Places we visit in Oman


Muscat means ‘safe anchorage’, and the sea continues to constitute a major part of the city: it brings people on cruise ships and goods in containers to the historic ports of Old Muscat and Mutrah. The city has a character quite different from neighbouring capitals - there are few high-rise blocks, and even the most functional building is required to reflect tradition with a dome or an arabesque window. It is famous for dazzling souks and superb seafood, but its terrain brings the biggest thrills as this port city on the Gulf of Oman is backed by the arid Hajar mountains.


Nizwa is an ancient city in the Ad Dakhiliyah region of northern Oman. This historic town lies at the foot of Al Jabal Al Akhdar (the Green Mountains).  It is known for Nizwa Fort, a castle with a huge cylindrical tower built in the 17th century to defend the city's position on a major trade route. The adjoining marketplace, Nizwa Souk, is lined with handicrafts stalls and silversmiths working in small shops and the city is full of rivers, orchards and palm trees towering amidst a balmy atmosphere. 

Al Hamra

This venerable village at the foot of the Hajar Mountains is one of the oldest in Oman, and is interesting for its wonderfully well-preserved row of two and three-storey mudbrick houses built in the Yemeni style. There are many abandoned houses in the upper parts of the village which make for an atmospheric stroll.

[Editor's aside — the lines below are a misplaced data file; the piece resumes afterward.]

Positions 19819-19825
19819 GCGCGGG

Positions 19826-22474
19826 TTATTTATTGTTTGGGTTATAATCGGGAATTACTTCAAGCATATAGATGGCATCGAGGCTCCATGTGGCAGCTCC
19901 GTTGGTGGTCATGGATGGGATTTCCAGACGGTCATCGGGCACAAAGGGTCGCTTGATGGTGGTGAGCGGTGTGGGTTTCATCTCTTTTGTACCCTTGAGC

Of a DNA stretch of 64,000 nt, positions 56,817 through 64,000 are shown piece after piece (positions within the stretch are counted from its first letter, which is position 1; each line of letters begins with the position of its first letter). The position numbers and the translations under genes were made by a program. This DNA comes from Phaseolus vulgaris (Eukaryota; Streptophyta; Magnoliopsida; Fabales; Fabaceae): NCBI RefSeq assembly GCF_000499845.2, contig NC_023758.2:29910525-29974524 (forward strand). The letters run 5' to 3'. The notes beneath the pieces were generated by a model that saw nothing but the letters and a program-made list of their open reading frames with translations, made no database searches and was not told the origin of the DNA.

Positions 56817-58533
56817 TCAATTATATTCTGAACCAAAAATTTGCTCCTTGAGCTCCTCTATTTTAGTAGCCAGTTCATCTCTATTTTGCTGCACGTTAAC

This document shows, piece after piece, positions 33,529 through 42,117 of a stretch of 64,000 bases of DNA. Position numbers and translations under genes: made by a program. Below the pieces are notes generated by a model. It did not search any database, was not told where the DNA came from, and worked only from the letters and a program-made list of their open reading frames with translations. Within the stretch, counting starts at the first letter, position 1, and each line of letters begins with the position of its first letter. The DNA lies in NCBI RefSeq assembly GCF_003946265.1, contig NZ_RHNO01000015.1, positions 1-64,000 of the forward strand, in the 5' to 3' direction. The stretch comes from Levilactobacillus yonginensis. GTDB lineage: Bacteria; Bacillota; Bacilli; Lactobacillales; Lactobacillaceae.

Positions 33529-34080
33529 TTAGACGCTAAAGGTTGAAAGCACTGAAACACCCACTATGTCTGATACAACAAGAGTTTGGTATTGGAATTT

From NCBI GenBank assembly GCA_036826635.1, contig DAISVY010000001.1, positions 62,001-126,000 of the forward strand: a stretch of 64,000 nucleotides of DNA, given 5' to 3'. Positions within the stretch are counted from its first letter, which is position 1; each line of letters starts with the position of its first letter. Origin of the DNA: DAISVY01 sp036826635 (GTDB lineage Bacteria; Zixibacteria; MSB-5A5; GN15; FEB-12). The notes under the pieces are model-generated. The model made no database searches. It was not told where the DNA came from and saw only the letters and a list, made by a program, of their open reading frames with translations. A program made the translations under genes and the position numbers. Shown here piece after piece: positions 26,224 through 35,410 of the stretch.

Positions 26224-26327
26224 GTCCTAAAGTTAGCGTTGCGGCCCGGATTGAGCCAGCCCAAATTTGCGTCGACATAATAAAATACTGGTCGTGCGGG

Jebel Shams

Oman’s highest mountain, Jebel Shams (Mountain of the Sun; 3009m), is best known not for its peak but for the view into the spectacularly deep Wadi Ghul lying alongside it. The straight-sided Wadi Ghul is known locally as the Grand Canyon of Arabia as it fissures abruptly between the flat canyon rims, exposing vertical cliffs of 1000m and more.


Naklh (meaning palm) is home to one of Oman’s most picture-perfect forts, dramatically situated atop a small natural rock outcrop and backdropped by the jagged peaks of the Jebel Nakhal, a spur of the main Western Hajar range. 


Rustaq enjoyed a spell as Oman’s capital in the 17th century and it remains an important regional centre. An imposing fort dominates this friendly town and some famous hot springs (Ain al Kasfah and Ain Towarah) feed into neighbouring public baths.


Quriyat is a small coastal town south of Muscat. The city’s past is defined by the violent resistance to Portuguese invasion, though these days it’s more of a quiet fishing village. The main attraction, Quriyat Fort, sits right in the middle of town. There are beaches, a small souk, an old Shareestha tree, a large mangrove swamp and a seaside corniche to explore. At the end of the corniche lies the small harbor, which historically was a major Omani sea port.

Bimmah Sinkhole

Hawaiyat Najm (known to foreigners as the Sinkhole, the Bimmah Sink Hole or the Dabab Sinkhole...) is a large hole in the Earths crust filled with fresh water. The hole, which is not the only one in Oman, is a 40m wide and 20m deep cavernous hole, filled with mutli-toned turquoise water. It is surrounded by the sea on one side and the mountains on the other.